Lots of bleepy analogue sounds layered with big wall of sound guitars, rolling bass-lines and drums that shuffle and snap. We always try to get some sort of message in the lyrics as well. We’ve always thought it important that music carries a message.

If you could collaborate with any living artist or band, who would you choose?
Damon Albarn. He’s an absolute genius and something of a personal hero. He’s put his hand to so many different types of music and always carries it off with style, originality and insight. He also comes up with absolute killer melodies. He manages to create these songs that sound new, fresh, exciting and edgy but also feel familiar and lodge themselves inside your head almost instantly. It’s incredibly hard to do that! I love everything he’s done. It would be an incredible learning experience just to spend a day working on something with him.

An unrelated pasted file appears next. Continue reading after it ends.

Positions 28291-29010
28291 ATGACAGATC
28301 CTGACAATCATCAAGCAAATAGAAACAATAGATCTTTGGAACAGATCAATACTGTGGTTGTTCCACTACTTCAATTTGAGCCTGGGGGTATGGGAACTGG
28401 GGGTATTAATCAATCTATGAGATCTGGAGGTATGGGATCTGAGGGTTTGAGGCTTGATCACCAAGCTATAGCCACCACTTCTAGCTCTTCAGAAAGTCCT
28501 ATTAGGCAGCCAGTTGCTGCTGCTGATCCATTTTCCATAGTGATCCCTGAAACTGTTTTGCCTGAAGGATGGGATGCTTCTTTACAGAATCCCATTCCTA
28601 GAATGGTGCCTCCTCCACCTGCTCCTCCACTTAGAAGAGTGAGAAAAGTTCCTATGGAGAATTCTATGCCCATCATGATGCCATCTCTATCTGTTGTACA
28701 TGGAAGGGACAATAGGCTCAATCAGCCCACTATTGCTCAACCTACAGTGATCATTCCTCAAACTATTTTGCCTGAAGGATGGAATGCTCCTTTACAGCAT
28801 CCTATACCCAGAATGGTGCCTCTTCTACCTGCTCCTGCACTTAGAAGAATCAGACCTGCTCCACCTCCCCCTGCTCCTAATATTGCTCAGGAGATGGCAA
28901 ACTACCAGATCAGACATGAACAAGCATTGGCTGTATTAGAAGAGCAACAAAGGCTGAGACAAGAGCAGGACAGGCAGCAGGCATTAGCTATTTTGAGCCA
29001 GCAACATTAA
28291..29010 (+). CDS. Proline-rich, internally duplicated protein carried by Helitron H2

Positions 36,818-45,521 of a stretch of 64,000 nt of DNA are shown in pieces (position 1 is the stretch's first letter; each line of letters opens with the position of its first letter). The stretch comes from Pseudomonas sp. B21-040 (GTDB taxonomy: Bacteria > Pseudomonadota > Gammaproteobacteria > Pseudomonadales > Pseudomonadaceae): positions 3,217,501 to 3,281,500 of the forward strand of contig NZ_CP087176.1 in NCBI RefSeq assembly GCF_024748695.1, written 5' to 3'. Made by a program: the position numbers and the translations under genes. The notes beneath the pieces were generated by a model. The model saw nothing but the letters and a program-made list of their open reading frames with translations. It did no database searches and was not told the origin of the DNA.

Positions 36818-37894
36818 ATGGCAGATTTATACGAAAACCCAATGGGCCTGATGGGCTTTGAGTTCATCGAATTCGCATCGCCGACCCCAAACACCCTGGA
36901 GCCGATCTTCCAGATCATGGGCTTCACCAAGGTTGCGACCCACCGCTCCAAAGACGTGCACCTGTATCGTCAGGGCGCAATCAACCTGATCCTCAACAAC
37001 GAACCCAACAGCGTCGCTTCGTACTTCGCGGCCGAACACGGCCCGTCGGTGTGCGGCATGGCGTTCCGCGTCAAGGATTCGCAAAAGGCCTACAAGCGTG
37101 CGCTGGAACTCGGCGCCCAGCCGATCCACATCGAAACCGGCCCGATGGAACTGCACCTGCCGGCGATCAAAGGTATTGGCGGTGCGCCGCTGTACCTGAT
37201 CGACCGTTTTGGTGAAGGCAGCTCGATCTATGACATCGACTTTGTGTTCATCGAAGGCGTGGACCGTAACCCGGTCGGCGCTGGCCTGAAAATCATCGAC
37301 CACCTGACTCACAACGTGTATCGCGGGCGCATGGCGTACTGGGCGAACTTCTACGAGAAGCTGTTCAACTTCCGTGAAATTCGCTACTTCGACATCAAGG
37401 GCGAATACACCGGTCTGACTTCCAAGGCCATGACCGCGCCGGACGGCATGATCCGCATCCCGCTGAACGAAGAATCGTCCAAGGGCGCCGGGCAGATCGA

Tell us about your new single ‘Broken Ship’. It’s been described as an angry takedown of the forces behind Brexit Britain. Can you tell us why more about why you wanted to write the track?
Yeah, it’s a bit of frustrated rant. There are a lot of angry people at the moment and there are huge levels of resentment and mistrust between different groups. Brexit is one area where people are at each other’s throats but it’s not the only one. There’s suspicion and bitterness in so many areas; it all makes for a pretty depressing social environment to live in sometimes.

This song isn’t about Brexit, it’s about the social structure that’s existed over the last few decades, which has gradually eroded away people’s confidence and led us to this point. For people to be able to get along they need to think the rules are fair, and for the rules to be fair there need to be consequences for actions.

There have been too many situations in recent years where some people have been able to get away without facing the consequences for their own actions, while others have to clear up the mess. That’s why people have lost faith and that’s what this song is really about. “When it’s heads you seem to win but when it’s tails you never lose!”